Former LRA Fighter Says Ongwen-Led Rebels Dressed as Government Soldiers to Attack Town

A former Lord’s Resistance Army (LRA) fighter has recounted how rebels commanded by war crimes indictee Dominic Ongwen dressed up as government soldiers before attacking a town in northern Uganda.

Testifying at Ongwen’s trial at the International Criminal Court (ICC) on Wednesday, the former fighter, who is giving evidence under the pseudonym Witness P-309, said Ongwen ordered 30 to 40 LRA troops to attack the town.

“What did Dominic tell you about his plan?” asked prosecution lawyer Kamran Choudhry.

“He told us that we were going to fight. ‘It is market day, people are selling their produce and there’s a lot of produce.’ We were directed to go during day time,” explained the witness. “We were dressed as government soldiers, so it would be difficult for civilians to identify us as rebels.”

Asked who ordered the attack, Witness P-309 responded that Ongwen, their overall commander, ordered the attack and personally participated in it.

The witness, who said he was abducted while in the seventh year of primary school, testified that he became an escort to Ongwen soon after his abduction and that he subsequently participated in a number of attacks carried out by the rebels on camps for internally displaced persons and on government army detachments.

Ongwen is currently on trial for his alleged role in attacks on the Lukodi, Odek, Pajule, and Abok camps for internally displaced persons during the armed conflict between the LRA and Ugandan government. He has also been charged with forcibly marrying seven women, who were girls at the time. In total he is facing 70 counts of war crimes and crimes against humanity.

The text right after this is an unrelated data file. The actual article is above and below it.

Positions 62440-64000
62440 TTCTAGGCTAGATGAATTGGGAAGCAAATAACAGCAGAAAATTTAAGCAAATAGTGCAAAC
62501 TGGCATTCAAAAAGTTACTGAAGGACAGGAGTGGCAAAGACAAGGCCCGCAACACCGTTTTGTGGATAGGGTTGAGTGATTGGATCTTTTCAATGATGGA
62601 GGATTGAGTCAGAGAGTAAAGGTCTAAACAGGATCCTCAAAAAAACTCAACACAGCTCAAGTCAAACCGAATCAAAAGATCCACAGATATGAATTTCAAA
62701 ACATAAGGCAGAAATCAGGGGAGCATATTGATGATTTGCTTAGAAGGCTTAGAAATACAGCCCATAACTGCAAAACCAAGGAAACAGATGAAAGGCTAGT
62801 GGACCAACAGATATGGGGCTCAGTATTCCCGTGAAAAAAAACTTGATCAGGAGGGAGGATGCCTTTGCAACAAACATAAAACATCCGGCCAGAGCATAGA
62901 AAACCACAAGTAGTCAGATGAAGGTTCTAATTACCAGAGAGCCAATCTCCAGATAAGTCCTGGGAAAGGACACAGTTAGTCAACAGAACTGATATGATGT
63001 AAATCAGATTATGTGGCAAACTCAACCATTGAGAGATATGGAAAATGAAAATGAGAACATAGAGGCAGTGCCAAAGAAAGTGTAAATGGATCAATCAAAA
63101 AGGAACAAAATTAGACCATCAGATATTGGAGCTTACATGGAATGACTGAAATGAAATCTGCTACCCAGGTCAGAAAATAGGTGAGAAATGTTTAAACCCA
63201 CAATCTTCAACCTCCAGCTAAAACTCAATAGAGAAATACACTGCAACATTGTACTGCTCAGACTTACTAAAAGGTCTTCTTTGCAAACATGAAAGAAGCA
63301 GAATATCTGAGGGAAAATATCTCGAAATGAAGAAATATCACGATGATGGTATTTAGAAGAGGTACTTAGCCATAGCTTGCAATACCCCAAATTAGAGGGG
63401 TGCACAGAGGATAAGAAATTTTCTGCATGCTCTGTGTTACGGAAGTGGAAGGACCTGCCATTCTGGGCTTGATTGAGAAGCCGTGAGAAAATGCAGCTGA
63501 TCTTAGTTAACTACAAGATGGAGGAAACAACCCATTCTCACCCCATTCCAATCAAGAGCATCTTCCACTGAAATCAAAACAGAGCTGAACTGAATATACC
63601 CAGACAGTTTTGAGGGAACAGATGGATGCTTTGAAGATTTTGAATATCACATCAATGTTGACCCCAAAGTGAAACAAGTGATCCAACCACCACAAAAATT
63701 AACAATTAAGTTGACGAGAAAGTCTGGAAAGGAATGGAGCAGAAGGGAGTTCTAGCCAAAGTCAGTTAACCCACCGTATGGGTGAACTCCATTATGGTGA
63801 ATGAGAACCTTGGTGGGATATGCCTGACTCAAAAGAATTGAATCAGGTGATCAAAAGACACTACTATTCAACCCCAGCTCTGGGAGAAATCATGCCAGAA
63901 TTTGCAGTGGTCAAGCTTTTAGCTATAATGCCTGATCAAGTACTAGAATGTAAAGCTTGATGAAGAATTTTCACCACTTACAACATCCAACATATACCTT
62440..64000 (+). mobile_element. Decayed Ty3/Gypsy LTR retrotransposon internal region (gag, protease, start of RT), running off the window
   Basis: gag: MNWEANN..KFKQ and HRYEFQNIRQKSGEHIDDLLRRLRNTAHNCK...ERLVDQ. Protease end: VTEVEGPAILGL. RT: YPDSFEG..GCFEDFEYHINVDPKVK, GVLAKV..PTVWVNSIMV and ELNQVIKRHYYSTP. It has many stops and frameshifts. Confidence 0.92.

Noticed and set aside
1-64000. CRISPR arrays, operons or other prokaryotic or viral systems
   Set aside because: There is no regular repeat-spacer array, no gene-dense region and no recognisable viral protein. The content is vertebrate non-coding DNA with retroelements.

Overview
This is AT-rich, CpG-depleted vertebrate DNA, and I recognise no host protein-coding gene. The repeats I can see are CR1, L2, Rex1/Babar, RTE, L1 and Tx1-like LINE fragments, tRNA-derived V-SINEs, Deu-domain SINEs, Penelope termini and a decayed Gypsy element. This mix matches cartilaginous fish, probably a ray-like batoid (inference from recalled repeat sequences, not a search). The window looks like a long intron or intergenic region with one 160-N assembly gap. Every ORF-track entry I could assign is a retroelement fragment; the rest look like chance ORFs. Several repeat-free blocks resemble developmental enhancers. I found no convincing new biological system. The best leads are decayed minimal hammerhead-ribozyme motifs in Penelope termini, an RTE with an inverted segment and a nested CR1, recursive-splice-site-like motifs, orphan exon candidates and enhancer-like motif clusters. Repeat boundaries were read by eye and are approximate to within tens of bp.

Witness P-309 narrated how the LRA hoodwinked government soldiers into thinking they were in the army: “As we were approaching the market, we found two civilians along the way. Dominic asked them ‘how is the market?’ They responded that the market was fine [and] there was a lot happening. He asked ‘are there fellow government soldiers in the market?’ and the guys said yes.”

Ongwen asked where the government troops were and the civilians pointed to the soldiers who were seated under a tree. “We went directly to the tree. When we approached the soldiers, they did not recognize us as rebels. The rebels at the front shot four soldiers [then] soldiers who were seated a bit farther started shooting,” narrated the witness.

Witness P-309 stated that they defeated the government soldiers, forcing them to abandon the town center to Ongwen’s troops. “In the center we took anything we were able to take; we took civilians’ property,” he said.

However, although some government soldiers and civilians were injured, he did not know whether there were any deaths. He could not recall whether LRA rebels abducted any civilians during the attack.

The witness also testified about an attack at Patongo in which rebels under Ongwen’s command overran a Uganda army barracks, broke into the armory, and seized weapons and army uniforms. He also recounted an attack he participated in at Baraga, where he said LRA fighters burned civilians’ residences after they had defeated government troops.  He said this attack was also led by Ongwen.

Some of Witness P-309’s testimony was given in a session closed to the public in order to protect his identity. In public broadcasts of his testimony, his face and voice were distorted to make it impossible for members of the public to know his identity lest he faces reprisals.

Under questioning by victim’s lawyers, Witness P-309 stated that he never attempted to escape from the LRA because he feared being killed or tortured if he were apprehended in the process of trying to escape.

He said he suffered a gunshot wound to the head during a fight against government soldiers. “There was no treatment. The only help I got was to clean my wounds with warm water,” said the witness.

The witness continues his testimony tomorrow with cross-examination by the defense.